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Dolphenby medieval settlement and part of its associated open field system

List Entry Summary

This monument is scheduled under the Ancient Monuments and Archaeological Areas Act 1979 as amended as it appears to the Secretary of State to be of national importance. This entry is a copy, the original is held by the Department for Culture, Media and Sport.

Name: Dolphenby medieval settlement and part of its associated open field system

List entry Number: 1016756

Location

The monument may lie within the boundary of more than one authority.

County: Cumbria

District: Eden

District Type: District Authority

Parish: Langwathby

National Park: Not applicable to this List entry.

Grade: Not applicable to this List entry.

Date first scheduled: 17-Jun-1999

Date of most recent amendment: Not applicable to this List entry.

Legacy System Information

The contents of this record have been generated from a legacy data system.

Legacy System: RSM

UID: 32819

Asset Groupings

This list entry does not comprise part of an Asset Grouping. Asset Groupings are not part of the official record but are added later for information.

List entry Description

Summary of Monument

Legacy Record - This information may be included in the List Entry Details.

Reasons for Designation

Medieval rural settlements in England were marked by great regional diversity in form, size and type, and the protection of their archaeological remains needs to take these differences into account. To do this, England has been divided into three broad Provinces on the basis of each area's distinctive mixture of nucleated and dispersed settlements. These can be further divided into sub-Provinces and local regions, possessing characteristics which have gradually evolved during the past 1500 years or more. This monument lies in the Cumbria-Solway sub-Province of the Northern and Western Province, an area characterised by dispersed hamlets and farmsteads, but with some larger nucleated settlements in well-defined agriculturally favoured areas, established after the Norman Conquest. Traces of seasonal settlements, or shielings, dominate the high, wet and windy uplands, where surrounding communities grazed their livestock during the summer months. The Eden Valley local region is a rich agricultural lowland ringed by mountain pastures. It is densely settled with small market towns, villages, hamlets and isolated farmsteads. Medieval castles and monasteries, a multitude of earthwork sites and the distinctive mix of Celtic, Scottish, English, Scandinavian and Norman place-names all testify to the ancient and long sustained occupation of this important region.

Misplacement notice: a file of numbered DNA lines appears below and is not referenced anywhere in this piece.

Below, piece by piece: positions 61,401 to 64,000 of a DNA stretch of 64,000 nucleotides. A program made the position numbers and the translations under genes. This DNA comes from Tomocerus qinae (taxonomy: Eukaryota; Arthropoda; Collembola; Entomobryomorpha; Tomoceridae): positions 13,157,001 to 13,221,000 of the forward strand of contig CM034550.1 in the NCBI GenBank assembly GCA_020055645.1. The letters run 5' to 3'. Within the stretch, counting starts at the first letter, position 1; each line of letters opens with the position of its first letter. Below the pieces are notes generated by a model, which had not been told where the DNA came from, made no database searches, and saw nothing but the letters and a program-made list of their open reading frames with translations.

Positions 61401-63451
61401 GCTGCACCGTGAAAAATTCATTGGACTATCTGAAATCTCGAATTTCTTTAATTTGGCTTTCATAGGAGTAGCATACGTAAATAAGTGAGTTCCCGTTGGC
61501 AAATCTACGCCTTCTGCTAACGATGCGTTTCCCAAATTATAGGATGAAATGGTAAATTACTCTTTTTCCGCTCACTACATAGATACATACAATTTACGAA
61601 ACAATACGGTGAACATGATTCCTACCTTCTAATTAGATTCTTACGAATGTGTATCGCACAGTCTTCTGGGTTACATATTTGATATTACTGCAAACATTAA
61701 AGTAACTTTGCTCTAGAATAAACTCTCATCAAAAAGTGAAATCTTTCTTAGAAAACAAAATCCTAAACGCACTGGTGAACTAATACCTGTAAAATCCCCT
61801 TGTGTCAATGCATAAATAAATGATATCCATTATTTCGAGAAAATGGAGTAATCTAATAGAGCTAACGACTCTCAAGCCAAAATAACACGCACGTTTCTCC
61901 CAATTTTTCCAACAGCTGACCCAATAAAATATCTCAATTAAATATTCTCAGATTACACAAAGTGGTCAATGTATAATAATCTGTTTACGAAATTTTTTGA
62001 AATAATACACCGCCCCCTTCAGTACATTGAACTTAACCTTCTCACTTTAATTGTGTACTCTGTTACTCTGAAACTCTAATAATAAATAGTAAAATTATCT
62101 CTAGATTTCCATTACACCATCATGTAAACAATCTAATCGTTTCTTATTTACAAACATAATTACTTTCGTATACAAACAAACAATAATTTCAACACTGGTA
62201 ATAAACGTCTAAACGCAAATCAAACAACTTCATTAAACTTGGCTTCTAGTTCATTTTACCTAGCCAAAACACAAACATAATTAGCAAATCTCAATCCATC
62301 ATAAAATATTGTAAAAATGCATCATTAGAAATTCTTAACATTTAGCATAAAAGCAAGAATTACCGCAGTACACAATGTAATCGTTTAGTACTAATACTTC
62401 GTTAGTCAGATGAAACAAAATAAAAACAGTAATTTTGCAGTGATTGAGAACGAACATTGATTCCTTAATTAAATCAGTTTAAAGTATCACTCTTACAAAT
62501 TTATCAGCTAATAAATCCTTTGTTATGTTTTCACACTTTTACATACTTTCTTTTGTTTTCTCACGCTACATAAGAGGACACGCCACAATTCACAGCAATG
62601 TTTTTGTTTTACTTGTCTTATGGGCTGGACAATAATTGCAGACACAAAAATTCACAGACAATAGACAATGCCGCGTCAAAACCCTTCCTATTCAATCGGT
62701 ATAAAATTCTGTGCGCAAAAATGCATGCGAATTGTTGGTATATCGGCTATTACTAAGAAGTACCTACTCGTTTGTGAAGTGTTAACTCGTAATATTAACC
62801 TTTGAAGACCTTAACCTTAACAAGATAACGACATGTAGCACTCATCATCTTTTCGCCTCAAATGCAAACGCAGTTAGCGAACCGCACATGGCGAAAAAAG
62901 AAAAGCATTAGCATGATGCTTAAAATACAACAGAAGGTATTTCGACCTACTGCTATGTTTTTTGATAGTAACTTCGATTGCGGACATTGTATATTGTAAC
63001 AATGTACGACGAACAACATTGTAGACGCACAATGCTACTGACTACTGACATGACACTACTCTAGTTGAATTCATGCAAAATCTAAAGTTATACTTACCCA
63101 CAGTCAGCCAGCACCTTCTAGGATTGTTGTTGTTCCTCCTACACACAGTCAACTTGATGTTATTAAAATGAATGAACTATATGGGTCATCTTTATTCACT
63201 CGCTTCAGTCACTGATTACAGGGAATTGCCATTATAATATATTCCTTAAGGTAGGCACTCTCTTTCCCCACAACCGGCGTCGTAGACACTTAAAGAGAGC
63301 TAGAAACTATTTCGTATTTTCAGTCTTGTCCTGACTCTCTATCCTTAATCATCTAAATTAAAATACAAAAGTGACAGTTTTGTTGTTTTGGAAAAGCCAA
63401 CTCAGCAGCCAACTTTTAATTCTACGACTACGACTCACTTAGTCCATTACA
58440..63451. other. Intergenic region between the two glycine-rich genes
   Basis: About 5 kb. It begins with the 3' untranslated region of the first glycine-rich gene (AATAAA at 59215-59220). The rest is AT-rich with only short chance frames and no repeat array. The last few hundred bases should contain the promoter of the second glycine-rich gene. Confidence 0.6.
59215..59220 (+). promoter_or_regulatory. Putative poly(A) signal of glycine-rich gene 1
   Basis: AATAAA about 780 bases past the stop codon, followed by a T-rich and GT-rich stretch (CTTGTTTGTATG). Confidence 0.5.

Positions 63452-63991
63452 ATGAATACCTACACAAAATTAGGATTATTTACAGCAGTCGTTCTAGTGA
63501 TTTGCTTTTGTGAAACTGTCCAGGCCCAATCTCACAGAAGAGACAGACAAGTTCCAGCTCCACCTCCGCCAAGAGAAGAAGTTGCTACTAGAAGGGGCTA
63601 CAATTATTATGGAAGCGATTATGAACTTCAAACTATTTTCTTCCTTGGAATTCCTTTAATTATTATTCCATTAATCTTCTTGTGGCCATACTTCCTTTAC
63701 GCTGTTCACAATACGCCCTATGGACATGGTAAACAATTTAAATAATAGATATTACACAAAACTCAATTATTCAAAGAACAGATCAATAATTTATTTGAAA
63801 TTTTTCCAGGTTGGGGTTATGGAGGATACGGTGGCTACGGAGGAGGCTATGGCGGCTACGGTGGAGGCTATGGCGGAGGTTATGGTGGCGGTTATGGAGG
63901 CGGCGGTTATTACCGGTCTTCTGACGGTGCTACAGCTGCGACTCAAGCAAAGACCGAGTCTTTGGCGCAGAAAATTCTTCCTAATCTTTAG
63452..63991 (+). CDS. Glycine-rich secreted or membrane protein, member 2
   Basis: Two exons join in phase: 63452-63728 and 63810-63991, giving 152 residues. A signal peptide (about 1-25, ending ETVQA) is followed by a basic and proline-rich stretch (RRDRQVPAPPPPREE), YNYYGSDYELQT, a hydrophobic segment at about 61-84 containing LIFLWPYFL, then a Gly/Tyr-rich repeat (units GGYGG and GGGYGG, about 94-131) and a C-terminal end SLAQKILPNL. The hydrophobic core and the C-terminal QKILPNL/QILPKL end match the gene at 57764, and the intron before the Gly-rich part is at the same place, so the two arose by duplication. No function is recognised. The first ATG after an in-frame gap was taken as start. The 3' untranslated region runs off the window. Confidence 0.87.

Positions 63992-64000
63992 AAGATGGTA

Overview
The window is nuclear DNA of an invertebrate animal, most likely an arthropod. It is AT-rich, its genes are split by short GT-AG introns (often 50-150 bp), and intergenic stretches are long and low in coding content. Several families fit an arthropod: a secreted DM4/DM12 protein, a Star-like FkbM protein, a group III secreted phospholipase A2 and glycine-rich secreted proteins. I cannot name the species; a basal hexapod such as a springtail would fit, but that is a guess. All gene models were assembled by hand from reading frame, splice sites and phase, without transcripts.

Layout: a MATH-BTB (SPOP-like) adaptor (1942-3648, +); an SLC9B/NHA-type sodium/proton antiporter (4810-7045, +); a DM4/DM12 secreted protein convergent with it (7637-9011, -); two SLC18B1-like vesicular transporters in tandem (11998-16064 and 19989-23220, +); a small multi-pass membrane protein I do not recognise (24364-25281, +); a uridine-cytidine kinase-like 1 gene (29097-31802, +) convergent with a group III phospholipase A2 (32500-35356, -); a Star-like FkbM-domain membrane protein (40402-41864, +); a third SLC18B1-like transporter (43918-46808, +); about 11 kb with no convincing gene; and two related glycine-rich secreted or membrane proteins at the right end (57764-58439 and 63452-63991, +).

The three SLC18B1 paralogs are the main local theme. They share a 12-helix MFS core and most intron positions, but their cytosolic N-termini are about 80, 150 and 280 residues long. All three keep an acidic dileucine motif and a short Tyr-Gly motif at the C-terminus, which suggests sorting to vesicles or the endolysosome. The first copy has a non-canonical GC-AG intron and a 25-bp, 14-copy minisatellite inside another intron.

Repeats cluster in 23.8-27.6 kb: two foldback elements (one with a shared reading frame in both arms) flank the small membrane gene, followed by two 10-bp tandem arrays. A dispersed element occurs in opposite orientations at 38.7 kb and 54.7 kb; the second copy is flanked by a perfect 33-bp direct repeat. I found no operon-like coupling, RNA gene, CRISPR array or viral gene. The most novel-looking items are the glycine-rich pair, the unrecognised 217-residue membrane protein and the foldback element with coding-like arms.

Medieval villages were organised agricultural communities, sited at the centre of a parish or township, that shared resources such as arable land, meadow and woodland. Village plans varied enormously, but when they survive as earthworks their most distinguishing features include roads and minor tracks, platforms on which stood houses and other buildings such as barns, enclosed crofts and small enclosed paddocks. They frequently included the parish church within their boundaries, and as part of the manorial system most villages included one or more manorial centres which may also survive as visible remains as well as below ground deposits. In the Northern and Western Province of England medieval villages occurred infrequently amid areas of otherwise dispersed settlement and good examples are therefore proportionally infrequent. Thus their archaeological remains are one of the most important sources for understanding rural life in the five or more centuries following the Norman Conquest. Medieval villages were supported by a communal system of agriculture based on large, unenclosed open arable fields. These large fields were subdivided into strips (known as lands) which were allocated to individual tenants. The cultivation of these strips with heavy ploughs pulled by oxen-teams produced long, wide ridges, and where it survives the resultant `ridge and furrow' is the most obvious physical indication of the open field system. Individual strips or lands were laid out in groups known as furlongs defined by terminal headlands at the plough turning points and lateral grass banks. Furlongs were in turn grouped into large open fields. Well-preserved ridge and furrow, especially in its original context adjacent to village earthworks, is both an important source of information about medieval agrarian life and a distinctive contribution to the character of the historic landscape. It is usually now covered by the hedges or walls of subsequent field enclosure. Despite being partly destroyed by later ploughing, a substantial proportion of the earthworks of Dolphenby medieval village and its associated open field system survive well. It is a good example of this class of monument in the Eden Valley local region and will add greatly to our understanding of the wider settlement and economy during the medieval period.